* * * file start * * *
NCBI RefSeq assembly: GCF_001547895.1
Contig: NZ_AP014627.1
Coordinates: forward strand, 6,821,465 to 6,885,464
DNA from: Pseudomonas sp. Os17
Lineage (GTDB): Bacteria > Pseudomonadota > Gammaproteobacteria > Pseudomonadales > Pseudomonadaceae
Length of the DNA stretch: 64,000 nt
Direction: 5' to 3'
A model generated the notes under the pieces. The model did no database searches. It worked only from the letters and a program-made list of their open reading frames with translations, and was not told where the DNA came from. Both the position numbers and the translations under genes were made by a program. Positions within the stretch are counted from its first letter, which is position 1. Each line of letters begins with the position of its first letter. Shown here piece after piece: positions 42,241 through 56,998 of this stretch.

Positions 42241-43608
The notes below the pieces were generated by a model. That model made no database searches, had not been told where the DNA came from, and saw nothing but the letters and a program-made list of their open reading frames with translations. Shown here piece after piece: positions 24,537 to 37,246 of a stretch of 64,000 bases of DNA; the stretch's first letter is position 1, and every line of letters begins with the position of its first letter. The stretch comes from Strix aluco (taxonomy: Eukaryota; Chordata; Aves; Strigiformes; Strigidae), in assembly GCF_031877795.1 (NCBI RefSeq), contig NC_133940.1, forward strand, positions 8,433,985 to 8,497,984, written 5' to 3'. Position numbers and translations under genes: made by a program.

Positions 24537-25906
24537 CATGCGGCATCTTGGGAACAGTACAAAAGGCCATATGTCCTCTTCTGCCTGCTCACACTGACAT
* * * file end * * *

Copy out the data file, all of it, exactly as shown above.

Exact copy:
NCBI RefSeq assembly: GCF_001547895.1
Contig: NZ_AP014627.1
Coordinates: forward strand, 6,821,465 to 6,885,464
DNA from: Pseudomonas sp. Os17
Lineage (GTDB): Bacteria > Pseudomonadota > Gammaproteobacteria > Pseudomonadales > Pseudomonadaceae
Length of the DNA stretch: 64,000 nt
Direction: 5' to 3'
A model generated the notes under the pieces. The model did no database searches. It worked only from the letters and a program-made list of their open reading frames with translations, and was not told where the DNA came from. Both the position numbers and the translations under genes were made by a program. Positions within the stretch are counted from its first letter, which is position 1. Each line of letters begins with the position of its first letter. Shown here piece after piece: positions 42,241 through 56,998 of this stretch.

Positions 42241-43608
The notes below the pieces were generated by a model. That model made no database searches, had not been told where the DNA came from, and saw nothing but the letters and a program-made list of their open reading frames with translations. Shown here piece after piece: positions 24,537 to 37,246 of a stretch of 64,000 bases of DNA; the stretch's first letter is position 1, and every line of letters begins with the position of its first letter. The stretch comes from Strix aluco (taxonomy: Eukaryota; Chordata; Aves; Strigiformes; Strigidae), in assembly GCF_031877795.1 (NCBI RefSeq), contig NC_133940.1, forward strand, positions 8,433,985 to 8,497,984, written 5' to 3'. Position numbers and translations under genes: made by a program.

Positions 24537-25906
24537 CATGCGGCATCTTGGGAACAGTACAAAAGGCCATATGTCCTCTTCTGCCTGCTCACACTGACAT